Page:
August had also marked what we had hoped was the end of many weeks work on our upstairs bathroom (it wasnʼt, and as I type this, I really should be finishing the paint job in that room). In July Janet consulted with a local business to install a new countertop and sink and put new flooring in our bathroom (we got so excited about the wood laminate products that we also re-did our kitchen/dining room floor). She arranged as well to have the cabinets refinished before it became my obligation to paint the chambre du toilet (that convenience was likewise replaced with a modern extended-bowl, low-water model). A period of forgetful laziness (and play practice) preceded our sanding, caulking and preparation of walls and joints for the paint job I hope to complete by the time you read this. My retirement years continue to feature major and pleasant improvements to our home.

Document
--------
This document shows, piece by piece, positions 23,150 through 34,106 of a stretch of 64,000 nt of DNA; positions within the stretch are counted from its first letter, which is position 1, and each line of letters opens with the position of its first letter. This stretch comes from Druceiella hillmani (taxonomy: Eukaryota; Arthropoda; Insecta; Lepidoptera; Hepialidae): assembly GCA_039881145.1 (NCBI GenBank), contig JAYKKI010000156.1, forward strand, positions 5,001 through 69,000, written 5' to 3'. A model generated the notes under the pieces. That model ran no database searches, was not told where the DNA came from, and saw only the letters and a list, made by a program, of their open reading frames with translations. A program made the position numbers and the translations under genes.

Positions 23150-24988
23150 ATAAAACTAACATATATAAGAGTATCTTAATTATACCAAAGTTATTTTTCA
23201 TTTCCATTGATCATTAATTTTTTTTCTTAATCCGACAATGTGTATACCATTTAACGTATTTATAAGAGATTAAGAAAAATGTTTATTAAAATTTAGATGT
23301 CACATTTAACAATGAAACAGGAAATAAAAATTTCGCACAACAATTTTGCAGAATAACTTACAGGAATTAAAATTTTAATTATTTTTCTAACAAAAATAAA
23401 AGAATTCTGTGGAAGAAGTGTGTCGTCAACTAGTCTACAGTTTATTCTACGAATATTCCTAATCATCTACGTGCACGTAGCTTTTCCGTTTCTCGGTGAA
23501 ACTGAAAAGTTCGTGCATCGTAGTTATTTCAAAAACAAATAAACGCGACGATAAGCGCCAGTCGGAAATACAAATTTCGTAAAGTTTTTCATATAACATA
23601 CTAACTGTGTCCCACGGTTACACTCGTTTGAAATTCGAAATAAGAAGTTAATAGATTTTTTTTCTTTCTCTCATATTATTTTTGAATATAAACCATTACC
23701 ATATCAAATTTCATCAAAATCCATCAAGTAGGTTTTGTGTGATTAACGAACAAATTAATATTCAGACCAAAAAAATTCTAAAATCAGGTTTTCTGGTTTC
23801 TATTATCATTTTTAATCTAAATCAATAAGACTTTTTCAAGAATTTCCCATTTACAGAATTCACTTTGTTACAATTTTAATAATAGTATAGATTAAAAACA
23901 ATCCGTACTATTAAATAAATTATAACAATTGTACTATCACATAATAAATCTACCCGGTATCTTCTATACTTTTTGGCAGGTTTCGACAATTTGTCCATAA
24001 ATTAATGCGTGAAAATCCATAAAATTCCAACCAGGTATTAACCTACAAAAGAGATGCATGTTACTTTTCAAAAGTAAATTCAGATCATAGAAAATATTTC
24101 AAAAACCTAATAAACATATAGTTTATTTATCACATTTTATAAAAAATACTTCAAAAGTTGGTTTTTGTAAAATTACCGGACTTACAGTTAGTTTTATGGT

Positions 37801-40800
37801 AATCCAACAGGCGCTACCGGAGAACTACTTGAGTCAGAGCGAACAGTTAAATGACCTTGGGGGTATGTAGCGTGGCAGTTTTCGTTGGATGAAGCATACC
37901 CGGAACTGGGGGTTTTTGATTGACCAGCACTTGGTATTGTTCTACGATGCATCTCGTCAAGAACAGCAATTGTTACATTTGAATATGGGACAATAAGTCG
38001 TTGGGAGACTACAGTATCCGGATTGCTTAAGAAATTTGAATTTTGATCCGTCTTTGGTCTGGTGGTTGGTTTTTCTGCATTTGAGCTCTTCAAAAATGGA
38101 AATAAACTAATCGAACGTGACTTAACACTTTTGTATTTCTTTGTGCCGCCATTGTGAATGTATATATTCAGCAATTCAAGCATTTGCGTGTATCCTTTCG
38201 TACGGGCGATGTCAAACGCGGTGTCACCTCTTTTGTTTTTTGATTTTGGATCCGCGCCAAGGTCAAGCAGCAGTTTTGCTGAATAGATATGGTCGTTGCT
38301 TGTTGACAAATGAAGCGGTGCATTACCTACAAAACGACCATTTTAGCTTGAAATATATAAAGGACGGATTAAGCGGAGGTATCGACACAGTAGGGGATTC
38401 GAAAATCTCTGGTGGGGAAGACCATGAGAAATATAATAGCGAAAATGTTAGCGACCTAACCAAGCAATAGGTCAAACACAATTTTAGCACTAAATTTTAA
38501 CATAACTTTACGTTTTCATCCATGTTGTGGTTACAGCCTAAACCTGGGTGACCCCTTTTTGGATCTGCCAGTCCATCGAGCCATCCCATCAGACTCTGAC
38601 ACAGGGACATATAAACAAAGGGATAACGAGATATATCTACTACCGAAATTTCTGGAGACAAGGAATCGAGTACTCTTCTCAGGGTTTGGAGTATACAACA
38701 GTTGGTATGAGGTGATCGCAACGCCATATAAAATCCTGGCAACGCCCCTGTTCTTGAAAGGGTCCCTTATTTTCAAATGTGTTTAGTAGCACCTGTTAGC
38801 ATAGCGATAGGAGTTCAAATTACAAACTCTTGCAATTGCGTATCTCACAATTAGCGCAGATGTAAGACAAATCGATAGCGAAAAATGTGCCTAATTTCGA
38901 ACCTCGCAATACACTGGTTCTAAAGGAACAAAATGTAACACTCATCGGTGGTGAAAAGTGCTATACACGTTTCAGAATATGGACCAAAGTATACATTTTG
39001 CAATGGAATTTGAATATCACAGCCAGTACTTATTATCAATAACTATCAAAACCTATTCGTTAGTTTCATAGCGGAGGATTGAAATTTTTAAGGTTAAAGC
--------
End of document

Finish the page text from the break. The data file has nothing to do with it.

outside Parliament

Our biggest pleasure of the year was an almost spur-of the-moment weekʼs vacation in mid-October. We had toyed with what to do and where to go once our Dubuque play had wrapped, focusing mostly on western New York and perhaps Niagara Falls, but serious investigation revealed that prices for that potential driving trip were going to be sky-high — exorbitant enough that when Janet ironically searched costs for a week in Paris or, really having a lark, Budapest, she found that we could in fact spend a lovely week in the Hungarian capital for considerably less than the Finger Lakes region. She learned this two weeks before her vacation time was to begin, the day before she took off to Wisconsin for her annual Festivus getaway with her sister Diane. Fortunately or un-, when she told me about Budapest, I said we should just go for it, completely unprepared and almost utterly unplanned. And we did, booking the trip (air and hotel) that very evening.

looking across the Chain Bridge and Danube from Buda at Pest